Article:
BELIZE CITY, Mon. Sept. 28, 2020– At last Friday’s sitting of the House of Representatives, the Cyber Crime Bill 2020 was returned to the House and received bipartisan support from members of the House. The Cyber Crime Bill covers a wide range of internet crimes and will seek to protect vulnerable groups from sexual and psychological abuse and protect confidential data by limiting or restricting the ability of private and public entities to access such data.
The Bill, which is aimed at addressing a scourge of illegal online activities in Belize, was returned from the House Committee, where committee members indicated that the only modification of the law they were requesting was stricter penalties for offenders.
The area representative for Lake Independence, Hon. Cordel Hyde, rose to comment on the importance of this bill and also drove the point home that persons in the public would unknowingly be committing these online offenses if a wide-reaching education campaigned is not carried out.
“Madame Speaker, this bill is comprehensive, game-changing. The rules as we know it will never be the same. I think it is important for us to spell out some to the public, what’s inside this bill. No longer will anyone be allowed to take pictures of someone’s private parts without their permission and publish that all over social media, to harass, ridicule, embarrass, intimidate or blackmail a person,” remarked Hon. Hyde.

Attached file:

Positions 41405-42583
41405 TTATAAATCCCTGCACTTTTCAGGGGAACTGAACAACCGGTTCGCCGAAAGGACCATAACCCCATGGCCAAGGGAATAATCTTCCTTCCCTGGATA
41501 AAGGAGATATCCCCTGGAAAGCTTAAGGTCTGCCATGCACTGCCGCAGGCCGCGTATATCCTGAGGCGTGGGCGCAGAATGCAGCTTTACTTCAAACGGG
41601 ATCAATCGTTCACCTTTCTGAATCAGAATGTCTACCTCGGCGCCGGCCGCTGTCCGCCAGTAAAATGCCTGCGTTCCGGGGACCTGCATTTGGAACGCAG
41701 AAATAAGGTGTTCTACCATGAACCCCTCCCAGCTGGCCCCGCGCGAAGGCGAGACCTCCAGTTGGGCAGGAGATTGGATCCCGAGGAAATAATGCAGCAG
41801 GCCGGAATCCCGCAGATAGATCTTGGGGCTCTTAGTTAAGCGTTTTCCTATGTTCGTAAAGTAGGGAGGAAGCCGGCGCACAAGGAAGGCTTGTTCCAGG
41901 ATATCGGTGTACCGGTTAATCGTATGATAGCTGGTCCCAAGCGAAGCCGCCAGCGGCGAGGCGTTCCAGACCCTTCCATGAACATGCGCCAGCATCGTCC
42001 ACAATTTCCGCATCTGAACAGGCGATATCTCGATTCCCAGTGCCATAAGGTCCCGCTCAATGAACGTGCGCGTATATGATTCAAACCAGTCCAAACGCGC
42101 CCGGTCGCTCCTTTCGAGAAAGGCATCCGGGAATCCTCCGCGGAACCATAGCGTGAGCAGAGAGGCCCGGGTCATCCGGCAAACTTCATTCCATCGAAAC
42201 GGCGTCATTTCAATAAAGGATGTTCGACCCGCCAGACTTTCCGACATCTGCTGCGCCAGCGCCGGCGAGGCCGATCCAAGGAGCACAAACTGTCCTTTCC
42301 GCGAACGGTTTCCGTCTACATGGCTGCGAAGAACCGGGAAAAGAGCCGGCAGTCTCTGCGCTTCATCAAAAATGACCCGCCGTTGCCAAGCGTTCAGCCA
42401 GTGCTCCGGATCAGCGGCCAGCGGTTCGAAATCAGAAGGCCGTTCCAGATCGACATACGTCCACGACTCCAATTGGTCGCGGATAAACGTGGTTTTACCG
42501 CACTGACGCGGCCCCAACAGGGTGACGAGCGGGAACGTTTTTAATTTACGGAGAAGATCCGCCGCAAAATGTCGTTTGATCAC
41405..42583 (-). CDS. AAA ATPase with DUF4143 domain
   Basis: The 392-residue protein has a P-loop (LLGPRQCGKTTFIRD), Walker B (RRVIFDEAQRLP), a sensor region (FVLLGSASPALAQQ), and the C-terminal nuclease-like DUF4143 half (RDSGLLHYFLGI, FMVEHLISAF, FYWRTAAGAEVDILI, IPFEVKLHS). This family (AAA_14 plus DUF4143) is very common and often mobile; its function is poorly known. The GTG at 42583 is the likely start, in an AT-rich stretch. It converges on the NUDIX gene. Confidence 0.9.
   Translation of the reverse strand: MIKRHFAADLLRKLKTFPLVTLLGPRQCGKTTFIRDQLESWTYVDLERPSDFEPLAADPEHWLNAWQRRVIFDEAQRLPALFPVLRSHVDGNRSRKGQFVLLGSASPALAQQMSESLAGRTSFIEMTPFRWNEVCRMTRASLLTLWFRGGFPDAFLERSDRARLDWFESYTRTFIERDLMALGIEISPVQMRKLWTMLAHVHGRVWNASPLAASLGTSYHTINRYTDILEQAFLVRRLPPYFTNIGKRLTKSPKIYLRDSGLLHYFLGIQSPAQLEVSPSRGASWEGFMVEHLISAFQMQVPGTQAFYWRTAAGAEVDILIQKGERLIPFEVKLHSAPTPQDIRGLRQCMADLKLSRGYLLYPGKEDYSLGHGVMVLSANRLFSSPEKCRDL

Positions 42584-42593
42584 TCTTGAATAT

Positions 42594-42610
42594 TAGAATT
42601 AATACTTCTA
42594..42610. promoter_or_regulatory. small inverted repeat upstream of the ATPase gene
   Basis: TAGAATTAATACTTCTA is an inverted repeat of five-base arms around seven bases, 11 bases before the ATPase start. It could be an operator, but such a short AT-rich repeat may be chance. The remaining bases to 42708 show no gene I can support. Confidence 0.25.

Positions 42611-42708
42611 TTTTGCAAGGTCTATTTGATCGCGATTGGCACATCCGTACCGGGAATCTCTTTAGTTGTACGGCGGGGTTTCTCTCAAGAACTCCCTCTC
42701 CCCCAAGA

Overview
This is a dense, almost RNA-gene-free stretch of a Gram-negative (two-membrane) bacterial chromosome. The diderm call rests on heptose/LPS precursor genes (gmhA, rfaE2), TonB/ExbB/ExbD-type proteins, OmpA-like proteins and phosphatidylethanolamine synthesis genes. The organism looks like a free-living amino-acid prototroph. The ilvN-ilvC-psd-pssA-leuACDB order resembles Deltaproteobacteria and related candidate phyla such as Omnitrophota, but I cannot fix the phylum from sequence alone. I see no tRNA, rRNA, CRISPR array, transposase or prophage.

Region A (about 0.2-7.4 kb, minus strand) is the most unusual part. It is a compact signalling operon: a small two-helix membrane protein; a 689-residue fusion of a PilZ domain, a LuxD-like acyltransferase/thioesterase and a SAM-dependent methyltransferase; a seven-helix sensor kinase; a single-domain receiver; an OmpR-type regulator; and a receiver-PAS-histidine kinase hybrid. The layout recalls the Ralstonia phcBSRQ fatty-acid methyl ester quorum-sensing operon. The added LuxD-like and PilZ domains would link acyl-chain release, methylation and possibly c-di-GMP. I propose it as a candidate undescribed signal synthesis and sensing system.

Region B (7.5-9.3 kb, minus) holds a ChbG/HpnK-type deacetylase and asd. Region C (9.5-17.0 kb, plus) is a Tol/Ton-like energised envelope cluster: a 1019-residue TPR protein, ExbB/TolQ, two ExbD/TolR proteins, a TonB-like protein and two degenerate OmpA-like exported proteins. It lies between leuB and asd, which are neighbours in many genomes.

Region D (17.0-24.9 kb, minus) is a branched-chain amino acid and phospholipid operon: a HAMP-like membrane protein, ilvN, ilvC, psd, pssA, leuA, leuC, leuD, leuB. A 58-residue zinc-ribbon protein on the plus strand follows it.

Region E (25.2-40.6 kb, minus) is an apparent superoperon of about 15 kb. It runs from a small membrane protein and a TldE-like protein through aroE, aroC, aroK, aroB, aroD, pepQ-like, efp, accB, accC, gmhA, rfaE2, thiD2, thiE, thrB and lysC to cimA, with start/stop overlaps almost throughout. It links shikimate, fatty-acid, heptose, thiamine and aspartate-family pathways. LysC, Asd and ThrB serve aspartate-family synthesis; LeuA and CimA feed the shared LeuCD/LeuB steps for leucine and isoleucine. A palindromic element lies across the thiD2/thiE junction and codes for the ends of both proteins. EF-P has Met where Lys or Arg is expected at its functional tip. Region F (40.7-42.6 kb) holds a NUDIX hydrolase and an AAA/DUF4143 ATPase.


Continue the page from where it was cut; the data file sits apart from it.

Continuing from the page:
Hyde added,” No longer will anyone be allowed to threaten public, personal, or private information to extort or cause ridicule or shame to another person. No longer will anyone be allowed to disseminate information they know to be false with the intent to embarrass or harm someone’s reputation.
“No longer will anyone be allowed to lure children into child pornography or to engage in a sexual conversation with a child. No longer will anyone be allowed to arrange a meeting with a child for the purpose of abusing or engaging in sexual activities with the child even if you take no step to actually affect this meeting.”
“This legislation is strong and is far-reaching; if you commit any of these offenses, you will go to jail and you will go to jail for long,” he said.
The Minister of Education, Youth, and Sports, Patrick Faber, commented, “The changes that we made in the committee were basically to say, Madam Speaker, that we disagree with those who brought it to this point, that in fact, we thought the penalties ought to be stiffer, and we want to send the signal that these cybercrimes are no joke, and I agree with all the colleagues so far who said we need to educate the population on what these crimes are.”
He added, “We need to let them know that when they are caught doing this, that the penalties are going to be stiff.”